The Court has previously established the following standard of review:

"Although conclusions of law reached by a circuit court are subject to de novo review, when an action, such as an abuse and neglect case, is tried upon the facts without a jury, the circuit court shall make a determination based upon the evidence and shall make findings of fact and conclusions of law as to whether such child is abused or neglected. These findings shall not be set aside by a reviewing court unless clearly erroneous. A finding is clearly erroneous when, although there is evidence to support the finding, the reviewing court on the entire evidence is left with the definite and firm conviction that a mistake has been committed. However, a reviewing court may not overturn a finding simply because it would have decided the case differently, and it must affirm a finding if the circuit court's account of the evidence is plausible in light of the record viewed in its entirety." Syl. Pt. 1, In Interest of Tiffany Marie S., 196 W.Va. 223, 470 S.E.2d 177 (1996).

         Syl. Pt. 1, In re Cecil T., 228 W.Va. 89, 717 S.E.2d 873 (2011). Upon our review, this Court finds no error in the proceedings below.

         On appeal, petitioner first argues that the circuit court erred in adjudicating him as an abusing parent.[3] Petitioner asserts that the DHHR did not present sufficient evidence that he abandoned the child because the child knew him by name and expressed that she cared for him. However, petitioner ignores the evidence regarding his failure to provide proper supervision for the child and, therefore, we find that petitioner is entitled to no relief. West Virginia Code § 49-1-201, in relevant part, defines a neglected child as one "[w]hose physical or mental health is harmed or threatened by a present refusal, failure or inability of the child's parent . . . to supply the child with necessary food, clothing, shelter, supervision, medical care or education . . . ." (emphasis added). Further, this same section defines an "abusing parent" as "a parent . . . whose conduct has been adjudicated by the court to constitute child abuse or neglect . . . ." Id.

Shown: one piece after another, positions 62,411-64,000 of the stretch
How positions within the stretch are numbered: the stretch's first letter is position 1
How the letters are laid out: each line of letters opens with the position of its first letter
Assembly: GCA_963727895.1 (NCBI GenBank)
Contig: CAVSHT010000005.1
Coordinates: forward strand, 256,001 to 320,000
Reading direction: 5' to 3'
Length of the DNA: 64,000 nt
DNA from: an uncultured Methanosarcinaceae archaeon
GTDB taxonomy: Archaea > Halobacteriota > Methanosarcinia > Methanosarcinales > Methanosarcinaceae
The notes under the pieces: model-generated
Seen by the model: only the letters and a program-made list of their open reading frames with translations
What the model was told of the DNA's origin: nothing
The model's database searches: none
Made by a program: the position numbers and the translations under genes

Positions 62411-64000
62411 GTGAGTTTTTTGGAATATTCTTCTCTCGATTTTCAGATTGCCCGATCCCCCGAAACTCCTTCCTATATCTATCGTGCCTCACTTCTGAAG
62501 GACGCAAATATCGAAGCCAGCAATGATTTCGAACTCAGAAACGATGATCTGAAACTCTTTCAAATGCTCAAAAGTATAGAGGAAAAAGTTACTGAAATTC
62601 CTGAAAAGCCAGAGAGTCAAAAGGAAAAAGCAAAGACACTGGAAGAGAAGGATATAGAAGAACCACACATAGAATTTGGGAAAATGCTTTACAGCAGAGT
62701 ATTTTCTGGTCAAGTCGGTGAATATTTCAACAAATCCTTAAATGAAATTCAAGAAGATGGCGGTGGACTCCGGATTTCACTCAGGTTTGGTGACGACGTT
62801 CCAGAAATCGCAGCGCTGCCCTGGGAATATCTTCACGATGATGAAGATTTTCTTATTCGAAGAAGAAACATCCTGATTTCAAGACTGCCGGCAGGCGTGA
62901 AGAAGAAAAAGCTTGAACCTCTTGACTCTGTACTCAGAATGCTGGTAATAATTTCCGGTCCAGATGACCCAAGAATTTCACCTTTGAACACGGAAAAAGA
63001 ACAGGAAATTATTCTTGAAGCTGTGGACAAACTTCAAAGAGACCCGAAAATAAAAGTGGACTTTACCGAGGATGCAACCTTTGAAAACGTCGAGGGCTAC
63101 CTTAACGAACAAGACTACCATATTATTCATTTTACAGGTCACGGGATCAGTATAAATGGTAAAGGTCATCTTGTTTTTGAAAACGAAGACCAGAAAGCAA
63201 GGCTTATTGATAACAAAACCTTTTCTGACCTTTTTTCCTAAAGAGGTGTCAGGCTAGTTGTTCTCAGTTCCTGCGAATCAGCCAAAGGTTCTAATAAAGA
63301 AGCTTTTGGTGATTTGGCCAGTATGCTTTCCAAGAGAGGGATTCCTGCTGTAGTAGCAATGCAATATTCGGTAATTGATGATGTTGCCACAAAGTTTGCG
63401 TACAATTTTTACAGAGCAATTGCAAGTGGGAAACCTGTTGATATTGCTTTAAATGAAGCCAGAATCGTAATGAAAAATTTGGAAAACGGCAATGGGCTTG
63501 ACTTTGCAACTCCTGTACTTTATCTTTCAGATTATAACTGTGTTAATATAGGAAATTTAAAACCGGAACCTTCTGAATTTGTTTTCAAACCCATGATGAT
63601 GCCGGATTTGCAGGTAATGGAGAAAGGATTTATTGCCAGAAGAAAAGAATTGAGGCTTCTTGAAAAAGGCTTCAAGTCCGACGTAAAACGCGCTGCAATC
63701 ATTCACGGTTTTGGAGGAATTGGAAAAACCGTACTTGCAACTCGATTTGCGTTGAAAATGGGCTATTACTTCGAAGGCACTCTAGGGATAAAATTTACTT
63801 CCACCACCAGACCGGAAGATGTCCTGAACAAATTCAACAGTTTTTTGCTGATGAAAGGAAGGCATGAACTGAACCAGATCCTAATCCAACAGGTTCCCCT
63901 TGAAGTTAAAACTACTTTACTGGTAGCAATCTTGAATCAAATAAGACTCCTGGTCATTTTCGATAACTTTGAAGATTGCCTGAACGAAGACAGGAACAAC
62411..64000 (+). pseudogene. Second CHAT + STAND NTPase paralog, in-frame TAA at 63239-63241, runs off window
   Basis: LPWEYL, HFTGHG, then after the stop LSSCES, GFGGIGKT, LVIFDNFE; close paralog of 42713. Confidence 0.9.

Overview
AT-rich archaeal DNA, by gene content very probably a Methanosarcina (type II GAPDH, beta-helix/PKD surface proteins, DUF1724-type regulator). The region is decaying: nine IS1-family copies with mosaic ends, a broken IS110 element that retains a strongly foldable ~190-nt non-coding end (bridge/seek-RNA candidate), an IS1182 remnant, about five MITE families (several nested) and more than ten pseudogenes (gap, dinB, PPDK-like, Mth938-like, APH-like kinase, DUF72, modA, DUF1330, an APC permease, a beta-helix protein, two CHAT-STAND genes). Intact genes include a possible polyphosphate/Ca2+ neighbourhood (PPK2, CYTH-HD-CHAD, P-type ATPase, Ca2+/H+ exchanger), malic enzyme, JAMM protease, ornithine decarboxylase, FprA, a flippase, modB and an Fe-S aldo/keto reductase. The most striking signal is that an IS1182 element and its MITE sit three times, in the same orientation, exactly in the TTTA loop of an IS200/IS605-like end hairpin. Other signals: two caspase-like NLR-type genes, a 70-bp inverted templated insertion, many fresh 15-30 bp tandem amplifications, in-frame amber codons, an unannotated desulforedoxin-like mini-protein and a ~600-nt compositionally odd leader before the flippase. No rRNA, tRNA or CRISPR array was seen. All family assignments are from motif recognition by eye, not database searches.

We have held as follows:

"W.Va.Code [§] 49-6-2(c) [now West Virginia Code § 49-4-601(i)], requires the [DHHR], in a child abuse or neglect case, to prove 'conditions existing at the time of the filing of the petition . . . by clear and convincing [evidence].' The statute, however, does not specify any particular manner or mode of testimony or evidence by which the [DHHR] is obligated to meet this burden." Syllabus Point 1, In Interest of S.C., 168 W.Va. 366, 284 S.E.2d 867 (1981).

         Syl. Pt. 1, In re Joseph A., 199 W.Va. 438, 485 S.E.2d 176 (1997) (citations omitted). Whether or not sufficient evidence exists that petitioner abandoned his child, it is clear from the evidence presented that the child was not adequately supervised and was harmed as a result. Further, the evidence showed that, following her sexual abuse, S.P. could not reach her mother and was "left alone" and "scared." This evidence clearly shows that petitioner was not active in providing appropriate supervision to his child. Additionally, the evidence showed that petitioner took no action ...